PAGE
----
BLAINE, Minn. (KMSP) - A first time homeowner in Blaine, Minnesota is at a loss of what to do next after a water pipe burst just days after she purchased the home.
“I worked so hard to get it," said Janet Martin. “It's like all my hard work is down the drain.”
Only once you go inside the home, does the magnitude of problem become apparent. Martin, her five children, aged two to 12 years old, plus their grandmother are living without a kitchen, and on pieces of plywood throughout the majority of their house.
“Sometimes when I'm walking, I step on something on the wood," said MJ Holloway, Martin's oldest son. "I have to stay on the carpet. I get splinters."
“It's a constant struggle to keep them off it,” said Martin “Go sit down, go play somewhere else, but they are kids. It's definitely a struggle every day.”
Before the family moved in, a pipe burst on December 13 -- just four days after closing on what Martin called her dream home.
“I pulled in and I just hear a waterfall before I even open the door,” said Martin.
The previous owner moved out in late November and told Fox 9 she called CenterPoint Energy to take the gas bill out of her name. Martin was later told CenterPoint turned off the gas on December 6, three days prior to the closing.
“I came to view the property the morning of the 9 and I just noticed it was kind of cold in house. At the closing, I mentioned it to the seller's agent. He said just maybe turn up the heat," said Martin. “I called CenterPoint Energy and they said they had to come do visual inspection of furnace and water heater. They came out on December 13."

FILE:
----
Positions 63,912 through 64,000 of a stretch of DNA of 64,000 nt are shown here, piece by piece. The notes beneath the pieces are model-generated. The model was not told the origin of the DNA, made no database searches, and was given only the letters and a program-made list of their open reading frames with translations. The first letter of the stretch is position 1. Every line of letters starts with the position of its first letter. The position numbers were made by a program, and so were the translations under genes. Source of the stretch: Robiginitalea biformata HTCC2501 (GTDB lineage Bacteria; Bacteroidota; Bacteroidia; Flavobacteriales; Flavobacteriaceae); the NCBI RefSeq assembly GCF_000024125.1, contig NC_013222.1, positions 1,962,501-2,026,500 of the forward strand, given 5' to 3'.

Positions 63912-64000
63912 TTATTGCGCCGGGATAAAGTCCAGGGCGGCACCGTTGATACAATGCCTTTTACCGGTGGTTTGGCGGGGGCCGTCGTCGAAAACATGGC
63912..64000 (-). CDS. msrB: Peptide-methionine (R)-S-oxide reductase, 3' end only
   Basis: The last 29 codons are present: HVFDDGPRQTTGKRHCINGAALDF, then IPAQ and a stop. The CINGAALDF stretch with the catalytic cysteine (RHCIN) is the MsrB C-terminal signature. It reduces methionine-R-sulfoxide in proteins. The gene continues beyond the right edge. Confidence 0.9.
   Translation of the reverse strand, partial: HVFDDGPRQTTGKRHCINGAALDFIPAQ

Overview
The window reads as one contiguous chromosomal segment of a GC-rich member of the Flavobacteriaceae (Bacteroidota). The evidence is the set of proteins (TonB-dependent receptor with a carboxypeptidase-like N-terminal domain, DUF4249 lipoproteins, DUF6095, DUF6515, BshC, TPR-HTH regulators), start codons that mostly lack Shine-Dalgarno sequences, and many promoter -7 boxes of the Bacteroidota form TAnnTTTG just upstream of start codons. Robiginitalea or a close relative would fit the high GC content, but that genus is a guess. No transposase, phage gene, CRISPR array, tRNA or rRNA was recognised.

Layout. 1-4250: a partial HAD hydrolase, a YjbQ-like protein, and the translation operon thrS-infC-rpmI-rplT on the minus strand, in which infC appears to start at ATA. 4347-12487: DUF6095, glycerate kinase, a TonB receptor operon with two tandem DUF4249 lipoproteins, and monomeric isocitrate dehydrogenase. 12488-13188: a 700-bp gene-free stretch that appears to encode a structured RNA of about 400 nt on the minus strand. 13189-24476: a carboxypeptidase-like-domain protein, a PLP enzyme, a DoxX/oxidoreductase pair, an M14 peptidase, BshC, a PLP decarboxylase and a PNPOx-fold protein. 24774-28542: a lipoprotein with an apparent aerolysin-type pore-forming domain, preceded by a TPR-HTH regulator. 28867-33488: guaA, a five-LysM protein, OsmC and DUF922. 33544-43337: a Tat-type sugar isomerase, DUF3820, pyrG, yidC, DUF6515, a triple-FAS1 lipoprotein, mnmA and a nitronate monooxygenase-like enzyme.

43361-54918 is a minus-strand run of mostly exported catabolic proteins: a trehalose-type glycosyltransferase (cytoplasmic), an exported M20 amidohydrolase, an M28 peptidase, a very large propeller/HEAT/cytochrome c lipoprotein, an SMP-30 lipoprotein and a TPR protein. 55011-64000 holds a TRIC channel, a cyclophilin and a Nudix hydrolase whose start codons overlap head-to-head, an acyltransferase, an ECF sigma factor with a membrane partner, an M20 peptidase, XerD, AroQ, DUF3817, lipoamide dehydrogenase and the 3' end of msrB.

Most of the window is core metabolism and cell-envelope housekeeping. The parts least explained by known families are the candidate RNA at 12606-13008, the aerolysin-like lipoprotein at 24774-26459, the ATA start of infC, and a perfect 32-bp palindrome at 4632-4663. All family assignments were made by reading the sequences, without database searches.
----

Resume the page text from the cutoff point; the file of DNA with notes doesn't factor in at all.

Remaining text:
Martin has been dealing with the after effects of a frozen pipe ever since. She’s reached out to everyone from legal aid to the attorney general's office. For the work of removing carpet, cabinets, plus ceilings in the basement, a contractor has now put a lien on Martin's home. She estimates the total cost to repair all this is close to $60,000.
“I have talked to so many people, I don't even remember all of them and I don't even know what else to do," she said.
CenterPoint Energy said late Thursday, they are taking full responsibly for the damage to the home, and are working the insurance companies for the current and previous owners to “make this right.” When asked how soon the family would see money to make necessary repairs, CenterPoint could not give an answer.
In the meantime, a social worker at school for the one of the kids is trying to collect money to help the family. After the first week, they could no longer afford to live in a hotel, plus the company Martin worked for closed, leaving her without a job.
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